Generations Timeline, Specs and Pictures
The fifth generation of the big MPV from Honda was introduced on the market in 2018 and, in 2020, it went through a mid-life cycle refresh.
The first generation of the Odyssey was introduced in 1995 and it was a great addition to a market hungry for innovative minivans. It was different in a good way and soon it became a desirable car for the North-American MPV market.
The 2020 facelift brought a new bumper design, with a slimmer lower grille. The headlights followed the same design style as the Honda Accord or the Civic. It was unusual to see an MPV with such an aggressive stance. On the sides, the sculptured door panels resembled those installed on the FCX Clarity hydrogen car. The D-pillars featured a black area that visually led to a floating-roof design.
Inside, the Odyssey was fitted with room for up to eight passengers. The middle row was sliding, tilting, or have the center seat removed, leading to a wider room for the occupants and creating a passage through to the rear seats. The car was fitted with a new option, named CabinWatch, which warned the driver if someone was still on the rear seats.
Under the hood, the Odyssey was fitted with the same 3.5-liter i-VTEC engine as before and it was mated to the new, 10-speed, automatic transmission available on the Honda Accord as well. Unlike the Accord, the Odyssey was not available with the new 2.0-liter turbocharged unit.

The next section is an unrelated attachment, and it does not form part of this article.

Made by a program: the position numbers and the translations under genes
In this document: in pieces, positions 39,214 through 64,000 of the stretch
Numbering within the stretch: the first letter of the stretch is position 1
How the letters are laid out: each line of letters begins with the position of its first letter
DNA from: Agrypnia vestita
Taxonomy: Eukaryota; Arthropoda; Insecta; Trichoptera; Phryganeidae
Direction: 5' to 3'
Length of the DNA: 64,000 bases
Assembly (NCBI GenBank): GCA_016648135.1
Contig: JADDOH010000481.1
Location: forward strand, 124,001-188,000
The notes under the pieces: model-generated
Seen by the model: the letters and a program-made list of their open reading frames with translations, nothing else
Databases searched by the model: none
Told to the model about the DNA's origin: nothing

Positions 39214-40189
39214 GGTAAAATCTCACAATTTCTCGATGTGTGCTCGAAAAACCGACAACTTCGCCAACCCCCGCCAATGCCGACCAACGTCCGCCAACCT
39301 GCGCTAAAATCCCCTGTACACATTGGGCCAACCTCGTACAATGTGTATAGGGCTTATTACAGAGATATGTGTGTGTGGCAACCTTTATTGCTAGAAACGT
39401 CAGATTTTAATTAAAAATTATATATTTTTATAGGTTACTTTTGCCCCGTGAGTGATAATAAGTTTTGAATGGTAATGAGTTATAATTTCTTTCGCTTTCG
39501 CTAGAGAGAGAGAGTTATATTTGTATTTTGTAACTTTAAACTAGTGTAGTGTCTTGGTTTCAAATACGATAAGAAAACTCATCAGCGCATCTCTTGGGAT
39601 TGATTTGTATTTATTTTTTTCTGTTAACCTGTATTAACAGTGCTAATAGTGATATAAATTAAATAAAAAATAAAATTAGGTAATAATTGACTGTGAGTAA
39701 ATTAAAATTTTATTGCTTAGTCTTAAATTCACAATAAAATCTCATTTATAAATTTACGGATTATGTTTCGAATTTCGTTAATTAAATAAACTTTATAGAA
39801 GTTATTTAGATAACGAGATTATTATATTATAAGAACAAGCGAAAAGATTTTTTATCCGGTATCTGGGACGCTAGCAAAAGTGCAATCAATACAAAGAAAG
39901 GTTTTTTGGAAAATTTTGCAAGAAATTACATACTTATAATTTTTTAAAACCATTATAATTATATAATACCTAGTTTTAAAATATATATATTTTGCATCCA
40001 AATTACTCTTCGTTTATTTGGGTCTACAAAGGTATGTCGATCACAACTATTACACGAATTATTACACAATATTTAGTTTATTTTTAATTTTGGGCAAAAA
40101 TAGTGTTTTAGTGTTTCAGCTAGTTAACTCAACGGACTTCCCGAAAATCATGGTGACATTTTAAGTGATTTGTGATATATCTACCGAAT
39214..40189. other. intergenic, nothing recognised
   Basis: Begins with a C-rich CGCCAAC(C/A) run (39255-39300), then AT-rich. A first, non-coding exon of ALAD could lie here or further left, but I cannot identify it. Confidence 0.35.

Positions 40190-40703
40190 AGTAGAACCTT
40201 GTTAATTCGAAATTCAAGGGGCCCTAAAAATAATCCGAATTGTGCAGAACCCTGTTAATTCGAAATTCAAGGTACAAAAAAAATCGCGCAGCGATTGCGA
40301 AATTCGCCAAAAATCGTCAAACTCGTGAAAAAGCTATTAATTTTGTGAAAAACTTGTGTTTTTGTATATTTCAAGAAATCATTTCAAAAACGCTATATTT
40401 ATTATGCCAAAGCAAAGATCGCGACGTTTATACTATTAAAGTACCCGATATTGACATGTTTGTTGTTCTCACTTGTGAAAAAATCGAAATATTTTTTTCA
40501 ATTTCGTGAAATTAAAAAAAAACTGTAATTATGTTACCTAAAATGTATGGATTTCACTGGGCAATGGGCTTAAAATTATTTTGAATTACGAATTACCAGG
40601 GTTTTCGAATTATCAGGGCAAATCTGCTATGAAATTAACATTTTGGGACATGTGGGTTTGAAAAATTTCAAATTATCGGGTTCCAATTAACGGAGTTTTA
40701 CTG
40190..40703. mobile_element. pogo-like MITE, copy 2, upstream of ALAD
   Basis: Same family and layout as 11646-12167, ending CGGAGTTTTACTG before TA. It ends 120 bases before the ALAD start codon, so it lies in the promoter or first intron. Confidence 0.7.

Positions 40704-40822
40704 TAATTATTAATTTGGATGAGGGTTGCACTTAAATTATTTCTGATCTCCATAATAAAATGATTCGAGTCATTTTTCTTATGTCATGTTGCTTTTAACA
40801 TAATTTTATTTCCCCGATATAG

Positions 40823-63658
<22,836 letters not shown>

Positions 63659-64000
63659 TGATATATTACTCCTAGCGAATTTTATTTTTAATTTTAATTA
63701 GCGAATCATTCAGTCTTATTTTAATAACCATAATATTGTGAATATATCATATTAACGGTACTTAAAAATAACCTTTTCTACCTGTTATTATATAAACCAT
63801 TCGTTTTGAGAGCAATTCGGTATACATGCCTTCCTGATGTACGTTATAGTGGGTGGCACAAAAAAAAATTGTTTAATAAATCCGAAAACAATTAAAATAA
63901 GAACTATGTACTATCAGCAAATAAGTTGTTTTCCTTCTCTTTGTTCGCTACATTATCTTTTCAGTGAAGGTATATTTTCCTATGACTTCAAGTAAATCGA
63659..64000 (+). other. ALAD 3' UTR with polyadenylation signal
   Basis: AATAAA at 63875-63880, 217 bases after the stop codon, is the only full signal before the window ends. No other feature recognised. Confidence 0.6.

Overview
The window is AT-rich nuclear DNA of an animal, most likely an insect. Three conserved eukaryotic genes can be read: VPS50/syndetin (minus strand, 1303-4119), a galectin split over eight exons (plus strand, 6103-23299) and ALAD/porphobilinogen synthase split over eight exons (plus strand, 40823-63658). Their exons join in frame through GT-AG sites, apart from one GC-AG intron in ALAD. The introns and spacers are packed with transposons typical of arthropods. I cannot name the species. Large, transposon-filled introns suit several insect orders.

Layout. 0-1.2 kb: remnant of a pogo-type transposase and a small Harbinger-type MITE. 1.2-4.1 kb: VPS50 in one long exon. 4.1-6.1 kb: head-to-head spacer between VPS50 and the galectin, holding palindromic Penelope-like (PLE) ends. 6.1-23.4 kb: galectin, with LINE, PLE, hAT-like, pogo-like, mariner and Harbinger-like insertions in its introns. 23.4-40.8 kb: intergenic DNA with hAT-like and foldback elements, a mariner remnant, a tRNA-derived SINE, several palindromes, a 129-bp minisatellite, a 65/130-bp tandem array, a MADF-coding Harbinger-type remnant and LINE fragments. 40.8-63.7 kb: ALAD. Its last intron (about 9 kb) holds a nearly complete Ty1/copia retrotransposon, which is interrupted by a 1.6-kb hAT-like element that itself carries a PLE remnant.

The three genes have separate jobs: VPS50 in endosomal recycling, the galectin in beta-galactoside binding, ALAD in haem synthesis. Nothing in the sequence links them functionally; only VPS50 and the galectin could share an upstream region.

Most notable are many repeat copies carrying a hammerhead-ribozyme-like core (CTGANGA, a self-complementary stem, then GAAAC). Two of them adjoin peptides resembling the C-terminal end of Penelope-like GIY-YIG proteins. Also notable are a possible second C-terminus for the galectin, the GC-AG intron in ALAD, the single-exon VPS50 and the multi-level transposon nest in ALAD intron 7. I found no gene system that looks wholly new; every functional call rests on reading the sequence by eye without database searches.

An all-new Honda Odyssey has been introduced in 2017 bringing a host of new features and technologies, including a new Magic Slide second row seats, new CabinWatch and CabinTalk, new Display Audio touchscreen, new Rear Entertainment System, and more.
The Honda Odyssey’s sophisticated and modern new styling adopts Honda’s signature flying wing front grille flanked by available LED front headlights. The bold and sporty front fascia also conceals a new Active Shutter Grille for improved fuel efficiency when cruising. The Odyssey’s signature lightning bolt beltline now provides an even more elegant design element with the sliding door tracks hidden in the lower portion of the rear quarter windows. At the rear there are LED taillights and an available new hands-free power tailgate with foot activation. Inside, the new Odyssey features high-grade materials including a soft-touch instrument panel. The driver’s meter features a new 7-inch, full-color TFT display, and in the center of the dash there is an available 8-inch high-resolution Display Audio touchscreen interface (EX and above). In upper grades, stain-resistant leather first- and second-row seating surfaces and door trim and black carpeting and black seatbelts are designed to conceal stains, while a new grooveless tambour lid on the spacious and versatile center console resists the accumulation of crumbs and debris.
The biggest minivan from Honda received a new generation in 2010, badged as a 2011 model.
It was the fourth generation of the Odyssey journey and the premiere took place at the Chicago Auto Show. The features shown on the car convinced over 100.000 customers every year until the model change in 2017, in all four trim levels.
The 5.154 mm (202.9 in) long car had room for 7 people, two sliding doors and a big trunk, which could be increased by folding or removing two seat rows. The new infotainment system included a voice-controlled XM-NavTraffic system with on-board HDD.